Boston Celtics’ Marcus Smart has made it. He parlayed a celebrated college career at Oklahoma State into a first-round draft pick. He’s made a space for himself on the Boston Celtics over the course of six years with the organization. But that’s not enough to escape the baked-in racism that comes with living in the United States.
In a new article for The Players' Tribune, Smart shared several instances of profiling and outright racism that he’s dealt with throughout his 20s. Even as an NBA star, a member of a small fraternity of some of the best athletes on the planet, Smart has encountered constant reminders of American racism.
He recalled two separate instances where people called him the n-word.
“When I was a sophomore at Oklahoma State, a fan decided that it was perfectly OK for him to call me the n-word after I fell into the seats during a game,” he shared, before running down a more recent interaction with a Celtics fan.
“I was pulling out of the arena parking lot when I saw a white woman with her five- or six-year-old son crossing against the light right as the cars were starting to come at them. I had my windows down and realized something bad was about to happen, so I yelled to her, politely,” he said of the woman leaving TD Garden in Celtics gear. “I figured she’d be cool. Nope.”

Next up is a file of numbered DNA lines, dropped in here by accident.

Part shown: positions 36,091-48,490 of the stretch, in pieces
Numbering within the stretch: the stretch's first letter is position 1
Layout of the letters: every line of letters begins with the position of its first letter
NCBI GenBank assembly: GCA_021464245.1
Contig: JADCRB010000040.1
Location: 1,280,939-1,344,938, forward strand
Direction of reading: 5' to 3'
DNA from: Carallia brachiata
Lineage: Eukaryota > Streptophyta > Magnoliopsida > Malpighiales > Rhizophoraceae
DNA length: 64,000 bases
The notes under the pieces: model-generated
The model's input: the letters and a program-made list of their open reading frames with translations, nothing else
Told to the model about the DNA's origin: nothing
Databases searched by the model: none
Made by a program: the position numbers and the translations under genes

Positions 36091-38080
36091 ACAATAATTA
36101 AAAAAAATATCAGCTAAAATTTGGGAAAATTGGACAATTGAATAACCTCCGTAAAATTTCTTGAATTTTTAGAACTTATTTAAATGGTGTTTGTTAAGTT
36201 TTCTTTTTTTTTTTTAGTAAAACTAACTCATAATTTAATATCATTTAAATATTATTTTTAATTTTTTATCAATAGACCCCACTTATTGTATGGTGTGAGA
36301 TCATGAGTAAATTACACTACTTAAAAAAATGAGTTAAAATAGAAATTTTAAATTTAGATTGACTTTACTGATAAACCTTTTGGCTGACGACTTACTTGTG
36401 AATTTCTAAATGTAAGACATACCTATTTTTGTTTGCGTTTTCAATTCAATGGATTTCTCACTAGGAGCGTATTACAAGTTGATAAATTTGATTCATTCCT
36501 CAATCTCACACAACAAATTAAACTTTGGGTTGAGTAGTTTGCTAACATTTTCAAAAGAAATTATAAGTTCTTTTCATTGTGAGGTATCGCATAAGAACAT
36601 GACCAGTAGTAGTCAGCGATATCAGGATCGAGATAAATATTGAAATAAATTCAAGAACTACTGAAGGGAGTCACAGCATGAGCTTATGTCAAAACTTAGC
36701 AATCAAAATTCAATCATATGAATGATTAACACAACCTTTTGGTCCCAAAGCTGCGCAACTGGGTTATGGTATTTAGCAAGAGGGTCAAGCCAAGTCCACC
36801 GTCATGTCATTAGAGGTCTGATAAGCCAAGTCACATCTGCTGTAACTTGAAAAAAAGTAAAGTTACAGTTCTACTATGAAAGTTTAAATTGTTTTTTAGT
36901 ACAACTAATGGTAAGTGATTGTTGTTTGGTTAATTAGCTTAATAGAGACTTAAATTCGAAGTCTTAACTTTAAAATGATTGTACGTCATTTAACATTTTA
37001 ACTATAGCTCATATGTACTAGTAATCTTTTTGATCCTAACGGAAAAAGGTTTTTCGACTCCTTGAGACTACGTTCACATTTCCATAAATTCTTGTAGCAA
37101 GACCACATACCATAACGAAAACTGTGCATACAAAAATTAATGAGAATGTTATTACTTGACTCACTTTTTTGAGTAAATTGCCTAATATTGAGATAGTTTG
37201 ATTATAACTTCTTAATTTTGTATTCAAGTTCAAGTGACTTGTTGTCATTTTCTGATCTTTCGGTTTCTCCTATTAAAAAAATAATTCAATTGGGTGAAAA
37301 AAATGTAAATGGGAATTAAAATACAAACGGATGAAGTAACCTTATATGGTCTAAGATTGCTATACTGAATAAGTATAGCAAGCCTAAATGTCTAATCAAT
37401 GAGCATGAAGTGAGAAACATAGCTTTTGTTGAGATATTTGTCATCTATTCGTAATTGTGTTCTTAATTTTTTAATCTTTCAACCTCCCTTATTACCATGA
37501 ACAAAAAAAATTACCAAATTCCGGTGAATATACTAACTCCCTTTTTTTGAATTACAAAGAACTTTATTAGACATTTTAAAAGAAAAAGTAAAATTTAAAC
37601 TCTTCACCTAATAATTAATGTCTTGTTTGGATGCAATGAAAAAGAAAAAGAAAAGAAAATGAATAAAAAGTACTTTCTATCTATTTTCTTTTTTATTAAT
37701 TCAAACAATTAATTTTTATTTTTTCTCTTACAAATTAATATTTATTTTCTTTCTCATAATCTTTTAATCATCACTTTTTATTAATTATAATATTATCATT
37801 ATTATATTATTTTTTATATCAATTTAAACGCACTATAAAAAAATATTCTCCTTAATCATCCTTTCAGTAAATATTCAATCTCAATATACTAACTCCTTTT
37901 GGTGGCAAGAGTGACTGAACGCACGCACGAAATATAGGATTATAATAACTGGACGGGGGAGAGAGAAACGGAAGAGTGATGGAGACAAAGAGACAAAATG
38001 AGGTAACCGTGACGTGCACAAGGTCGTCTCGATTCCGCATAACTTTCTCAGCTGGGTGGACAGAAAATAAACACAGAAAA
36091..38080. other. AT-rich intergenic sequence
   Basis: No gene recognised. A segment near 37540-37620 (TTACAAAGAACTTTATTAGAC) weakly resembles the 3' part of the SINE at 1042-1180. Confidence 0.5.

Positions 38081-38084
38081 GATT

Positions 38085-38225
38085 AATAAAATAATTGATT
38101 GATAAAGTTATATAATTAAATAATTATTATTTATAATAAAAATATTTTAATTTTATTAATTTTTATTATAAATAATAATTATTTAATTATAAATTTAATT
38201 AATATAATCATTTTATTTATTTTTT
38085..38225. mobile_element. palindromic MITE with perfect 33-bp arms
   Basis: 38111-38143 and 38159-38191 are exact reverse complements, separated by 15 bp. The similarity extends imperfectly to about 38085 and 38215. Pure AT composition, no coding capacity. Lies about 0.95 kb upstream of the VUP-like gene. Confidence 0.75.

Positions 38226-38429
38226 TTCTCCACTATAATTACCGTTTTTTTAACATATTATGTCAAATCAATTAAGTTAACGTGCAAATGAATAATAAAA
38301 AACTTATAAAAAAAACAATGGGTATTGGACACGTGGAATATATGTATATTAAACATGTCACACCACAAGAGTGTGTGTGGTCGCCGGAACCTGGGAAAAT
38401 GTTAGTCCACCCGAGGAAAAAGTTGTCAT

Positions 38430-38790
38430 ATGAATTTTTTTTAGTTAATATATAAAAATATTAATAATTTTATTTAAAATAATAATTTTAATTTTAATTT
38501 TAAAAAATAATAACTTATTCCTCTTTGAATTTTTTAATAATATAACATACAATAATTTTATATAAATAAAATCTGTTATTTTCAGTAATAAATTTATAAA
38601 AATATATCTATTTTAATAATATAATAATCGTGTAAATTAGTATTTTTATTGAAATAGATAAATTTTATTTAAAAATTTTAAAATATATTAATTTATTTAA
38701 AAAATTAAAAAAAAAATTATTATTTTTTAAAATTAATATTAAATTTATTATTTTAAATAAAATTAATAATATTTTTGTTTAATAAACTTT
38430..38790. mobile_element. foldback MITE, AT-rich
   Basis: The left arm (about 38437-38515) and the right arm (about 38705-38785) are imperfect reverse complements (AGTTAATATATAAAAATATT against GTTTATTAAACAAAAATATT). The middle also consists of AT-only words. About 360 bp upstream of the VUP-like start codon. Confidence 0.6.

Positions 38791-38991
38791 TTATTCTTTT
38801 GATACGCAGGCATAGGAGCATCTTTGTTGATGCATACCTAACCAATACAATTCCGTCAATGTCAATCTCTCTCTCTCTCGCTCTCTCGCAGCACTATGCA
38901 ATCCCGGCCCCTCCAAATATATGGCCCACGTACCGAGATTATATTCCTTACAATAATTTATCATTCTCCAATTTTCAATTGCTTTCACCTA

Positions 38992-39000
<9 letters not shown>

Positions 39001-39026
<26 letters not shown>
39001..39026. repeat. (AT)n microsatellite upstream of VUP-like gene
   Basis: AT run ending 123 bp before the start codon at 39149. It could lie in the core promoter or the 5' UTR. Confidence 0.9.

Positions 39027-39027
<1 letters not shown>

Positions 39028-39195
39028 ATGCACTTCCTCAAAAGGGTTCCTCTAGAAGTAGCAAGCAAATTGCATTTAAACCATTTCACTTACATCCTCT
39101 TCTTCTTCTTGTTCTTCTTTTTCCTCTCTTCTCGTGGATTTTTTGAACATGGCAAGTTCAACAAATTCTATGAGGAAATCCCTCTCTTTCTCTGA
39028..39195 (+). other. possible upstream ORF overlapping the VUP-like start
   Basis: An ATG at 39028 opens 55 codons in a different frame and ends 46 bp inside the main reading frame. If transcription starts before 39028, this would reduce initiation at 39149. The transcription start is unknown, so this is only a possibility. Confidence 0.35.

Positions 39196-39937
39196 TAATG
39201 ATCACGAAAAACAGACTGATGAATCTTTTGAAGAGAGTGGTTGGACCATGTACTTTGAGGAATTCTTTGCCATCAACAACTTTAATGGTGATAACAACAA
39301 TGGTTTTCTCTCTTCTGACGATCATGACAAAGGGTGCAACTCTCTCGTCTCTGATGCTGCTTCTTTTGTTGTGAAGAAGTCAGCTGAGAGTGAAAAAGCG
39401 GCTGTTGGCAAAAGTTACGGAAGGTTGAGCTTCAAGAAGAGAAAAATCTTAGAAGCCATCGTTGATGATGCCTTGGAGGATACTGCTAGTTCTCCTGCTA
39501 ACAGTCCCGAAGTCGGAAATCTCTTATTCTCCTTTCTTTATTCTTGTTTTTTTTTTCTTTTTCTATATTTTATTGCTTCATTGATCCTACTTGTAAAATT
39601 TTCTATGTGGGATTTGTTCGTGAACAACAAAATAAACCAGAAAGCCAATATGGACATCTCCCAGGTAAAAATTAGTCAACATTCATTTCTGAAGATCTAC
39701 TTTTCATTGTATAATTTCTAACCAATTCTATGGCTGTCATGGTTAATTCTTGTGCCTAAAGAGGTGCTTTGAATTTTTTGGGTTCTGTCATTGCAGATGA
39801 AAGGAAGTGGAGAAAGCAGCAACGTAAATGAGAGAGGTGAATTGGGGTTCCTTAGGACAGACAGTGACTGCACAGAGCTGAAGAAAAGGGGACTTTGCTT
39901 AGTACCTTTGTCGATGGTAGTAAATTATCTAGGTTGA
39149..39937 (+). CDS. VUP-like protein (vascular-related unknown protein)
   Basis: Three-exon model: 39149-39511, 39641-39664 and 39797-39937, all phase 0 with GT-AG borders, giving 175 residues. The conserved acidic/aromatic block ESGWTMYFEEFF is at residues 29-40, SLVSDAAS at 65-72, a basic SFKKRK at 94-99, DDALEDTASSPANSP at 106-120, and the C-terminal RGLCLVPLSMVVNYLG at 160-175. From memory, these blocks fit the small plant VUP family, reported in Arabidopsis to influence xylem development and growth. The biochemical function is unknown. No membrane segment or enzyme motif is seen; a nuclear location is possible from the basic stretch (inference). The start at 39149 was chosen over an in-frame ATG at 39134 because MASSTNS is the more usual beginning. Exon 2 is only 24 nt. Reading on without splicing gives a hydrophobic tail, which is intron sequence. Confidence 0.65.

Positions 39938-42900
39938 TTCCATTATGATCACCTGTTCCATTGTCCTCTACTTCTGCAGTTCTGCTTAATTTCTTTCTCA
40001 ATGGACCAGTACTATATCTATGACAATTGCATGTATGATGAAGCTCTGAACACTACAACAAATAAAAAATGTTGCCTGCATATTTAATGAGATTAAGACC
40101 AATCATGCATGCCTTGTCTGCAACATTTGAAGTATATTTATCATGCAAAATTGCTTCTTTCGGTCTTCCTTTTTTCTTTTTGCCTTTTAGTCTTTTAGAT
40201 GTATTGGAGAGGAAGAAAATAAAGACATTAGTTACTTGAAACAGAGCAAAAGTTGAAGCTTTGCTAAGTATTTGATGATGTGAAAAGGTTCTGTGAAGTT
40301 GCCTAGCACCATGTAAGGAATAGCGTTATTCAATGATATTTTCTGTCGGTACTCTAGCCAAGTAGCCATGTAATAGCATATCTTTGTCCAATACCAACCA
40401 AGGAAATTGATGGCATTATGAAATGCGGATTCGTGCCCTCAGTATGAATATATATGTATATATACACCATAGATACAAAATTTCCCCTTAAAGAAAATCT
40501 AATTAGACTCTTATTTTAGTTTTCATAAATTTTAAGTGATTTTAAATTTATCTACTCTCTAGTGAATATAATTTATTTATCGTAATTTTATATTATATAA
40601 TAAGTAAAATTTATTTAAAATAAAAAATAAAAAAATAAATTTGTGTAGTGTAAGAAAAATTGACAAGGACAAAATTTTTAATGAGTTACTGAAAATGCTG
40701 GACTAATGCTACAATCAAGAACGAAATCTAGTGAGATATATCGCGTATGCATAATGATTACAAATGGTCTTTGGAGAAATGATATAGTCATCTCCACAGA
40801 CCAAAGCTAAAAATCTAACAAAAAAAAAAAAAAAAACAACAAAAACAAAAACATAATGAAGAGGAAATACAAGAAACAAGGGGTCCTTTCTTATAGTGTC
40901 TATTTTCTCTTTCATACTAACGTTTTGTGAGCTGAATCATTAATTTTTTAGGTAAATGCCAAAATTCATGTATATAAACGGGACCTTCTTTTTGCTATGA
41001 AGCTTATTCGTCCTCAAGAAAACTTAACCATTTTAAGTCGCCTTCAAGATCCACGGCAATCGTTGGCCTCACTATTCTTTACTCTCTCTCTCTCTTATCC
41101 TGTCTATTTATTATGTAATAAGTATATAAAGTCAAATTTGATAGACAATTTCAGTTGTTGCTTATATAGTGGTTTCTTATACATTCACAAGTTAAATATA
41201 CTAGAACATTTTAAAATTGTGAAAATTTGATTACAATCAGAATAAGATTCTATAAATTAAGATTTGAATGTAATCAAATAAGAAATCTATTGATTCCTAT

Smart said she responded by cursing him and calling him the n-word. And it’s not just basketball fans who have given Smart problems. Since signing on with the NBA, his nicer cars have drawn the attention of people in power. Namely, cops.
Though he made a point of tinting his windows within the legal limit, knowing how traffic stops can turn deadly for Black men, Smart said he was frequently stopped by police who believed his windows were too dark.
“One time it was like, ‘This is a pretty nice car. Pretty expensive. It’s yours????’” he said. “Another time, I get pulled over for the tint again, and the officer recognizes who I am. So for whatever reason he starts going in on Colin Kaepernick.”
The article as a whole focuses on the coronavirus crisis and the way that the bubble gave Smart time to sit and reflect. He shares the story of his own positive test for coronavirus, working with doctors to donate plasma for people in need of the antibodies and his optimism for the future in the wake of the months-long protests spurred by the death of George Floyd. Take a look at Smart’s piece over at the The Players’ Tribune.